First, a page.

- Thus far, Kansas workers have paid for the war against terrorism
to the tune of over 1,000 aircraft manufacturing jobs. Is the
long-term projection of American military power over the Persian
Gulf really worth the economic hardships that Kansas has had to
pay? In a peaceful world Arabs would sell us oil and in turn buy
airplanes and wheat, and we'd both be better off for that, would
- Will a successful U.S. war against Iraq be a stepping stone to
another war against Iran, already identified by President Bush
as part of the "axis of evil"? Or does Bush plan on waging war
against North Korea first?
- Doesn't the prospect of a never-ending war against terrorism,
taxing us to support an unprecedentedly huge military and police
state, cast a long-term pall over the economy and our quality of
life? After Sept. 11, 2001, President Bush offered the opinion
that the people who committed such awful acts of terrorism did
so because of their jealousy over our freedom and affluence.
Since then he has failed to capture Osama Bin Laden, but the
policies he has pursued have managed to make the rest of the
world less jealous over our freedom and affluence.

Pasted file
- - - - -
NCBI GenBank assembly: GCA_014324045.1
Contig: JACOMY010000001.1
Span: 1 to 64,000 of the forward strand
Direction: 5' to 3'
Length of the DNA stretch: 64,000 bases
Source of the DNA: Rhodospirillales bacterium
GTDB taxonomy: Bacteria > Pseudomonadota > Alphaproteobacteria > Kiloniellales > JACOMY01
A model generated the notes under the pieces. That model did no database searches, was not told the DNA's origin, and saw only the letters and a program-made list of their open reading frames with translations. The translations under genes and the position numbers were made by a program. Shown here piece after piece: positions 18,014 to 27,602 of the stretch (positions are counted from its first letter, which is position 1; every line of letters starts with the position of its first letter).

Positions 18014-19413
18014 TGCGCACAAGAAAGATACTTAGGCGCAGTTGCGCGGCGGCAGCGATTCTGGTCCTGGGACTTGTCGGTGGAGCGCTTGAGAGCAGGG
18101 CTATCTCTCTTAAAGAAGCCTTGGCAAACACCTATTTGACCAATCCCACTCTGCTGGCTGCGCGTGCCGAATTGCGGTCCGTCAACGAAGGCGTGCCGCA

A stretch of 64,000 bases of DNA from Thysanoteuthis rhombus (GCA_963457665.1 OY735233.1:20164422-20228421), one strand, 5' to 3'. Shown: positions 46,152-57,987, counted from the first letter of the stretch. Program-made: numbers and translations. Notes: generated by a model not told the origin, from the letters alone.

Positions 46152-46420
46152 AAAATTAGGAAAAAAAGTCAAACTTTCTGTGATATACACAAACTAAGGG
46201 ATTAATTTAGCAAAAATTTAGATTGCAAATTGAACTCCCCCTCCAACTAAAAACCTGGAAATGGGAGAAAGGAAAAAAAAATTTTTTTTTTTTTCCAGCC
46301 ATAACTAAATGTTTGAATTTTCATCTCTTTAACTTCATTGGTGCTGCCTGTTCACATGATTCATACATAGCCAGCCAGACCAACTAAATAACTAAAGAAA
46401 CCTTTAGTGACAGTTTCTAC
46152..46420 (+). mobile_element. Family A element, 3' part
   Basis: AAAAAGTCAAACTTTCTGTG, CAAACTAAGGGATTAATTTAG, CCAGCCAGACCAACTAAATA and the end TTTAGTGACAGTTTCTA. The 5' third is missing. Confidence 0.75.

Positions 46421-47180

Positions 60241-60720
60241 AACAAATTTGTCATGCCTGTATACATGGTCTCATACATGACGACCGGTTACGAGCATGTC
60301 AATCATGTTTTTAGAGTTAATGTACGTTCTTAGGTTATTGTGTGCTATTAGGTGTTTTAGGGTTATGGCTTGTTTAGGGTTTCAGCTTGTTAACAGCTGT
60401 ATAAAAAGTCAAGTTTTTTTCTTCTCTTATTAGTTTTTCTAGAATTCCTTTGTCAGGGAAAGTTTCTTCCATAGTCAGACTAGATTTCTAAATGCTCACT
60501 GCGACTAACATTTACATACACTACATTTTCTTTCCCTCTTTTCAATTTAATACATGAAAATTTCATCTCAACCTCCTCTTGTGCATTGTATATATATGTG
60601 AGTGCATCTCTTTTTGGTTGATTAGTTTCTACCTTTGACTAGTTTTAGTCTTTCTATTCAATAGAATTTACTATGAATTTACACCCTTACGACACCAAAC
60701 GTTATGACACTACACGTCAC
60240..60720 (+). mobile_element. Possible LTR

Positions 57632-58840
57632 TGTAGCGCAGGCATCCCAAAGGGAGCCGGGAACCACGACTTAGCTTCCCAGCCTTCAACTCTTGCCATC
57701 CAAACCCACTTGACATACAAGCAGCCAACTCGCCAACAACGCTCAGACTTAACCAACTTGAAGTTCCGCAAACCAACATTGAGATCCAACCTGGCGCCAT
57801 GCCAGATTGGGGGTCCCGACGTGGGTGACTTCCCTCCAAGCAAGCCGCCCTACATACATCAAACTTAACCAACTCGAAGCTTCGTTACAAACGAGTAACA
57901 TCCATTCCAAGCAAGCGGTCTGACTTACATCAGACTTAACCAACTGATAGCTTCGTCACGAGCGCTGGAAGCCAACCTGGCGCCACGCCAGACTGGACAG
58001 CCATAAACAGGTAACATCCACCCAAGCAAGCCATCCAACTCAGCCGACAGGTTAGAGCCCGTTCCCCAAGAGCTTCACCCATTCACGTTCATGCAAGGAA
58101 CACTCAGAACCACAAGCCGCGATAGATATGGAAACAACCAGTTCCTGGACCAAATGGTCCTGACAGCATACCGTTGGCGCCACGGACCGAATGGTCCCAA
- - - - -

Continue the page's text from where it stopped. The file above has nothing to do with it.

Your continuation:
All things considered, this isn't a real dumb plan, although it is far
from certain that they can pull it off. In particular, they're still
hoping that someone inside Saddam's government will take him out, which
has been the basis for dozens of failed fantasies over the last 12 years.
How much further damage is done to Iraq, either by the U.S. or by Saddam
(or by Israel -- pointedly not part of the plan, but it's not like Bush
has much of a track record in throttling Sharon) is a very open question.
Even if the oil fields are captured intact, you then have the problem
of balancing Iraqi production against falling prices (which given Bush's
benefactors' interests is really hard to project). The other big unknown
is that happens if we "liberate" Iraq only to reimpose another Arab/Sunni
minority dictatorship -- what do the Kurds and Shiites do then? (Sounds
like Al Qaeda and Hezbollah will be calling, respectively.)
Again, the scary thing about this plan is not that it's crazy but that
it makes sense. This more than anything else convinces me that they'll
convince themselves that they can pull it off. That, of course, puts
a lot more faith in Rumsfeld, the military, and the CIA than they've
ever earned. (The article itself admitted that they'd have to do a lot
better job than they did in Afghanistan.) It also depends a lot on
whether the Iraqis wind up blaming Saddam for their defeat. Reading
Dower's book on Japan, it seems clear to me that the success of
democratization there had less to do with what the U.S. did than
with the changing consciousness of the Japanese -- the fact that
such a long period of war, with such extreme sacrifices, led to
such utter defeat. Until Iraq falls it will be hard to gauge that,
but I am very skeptical that most Iraqis will make that shift, and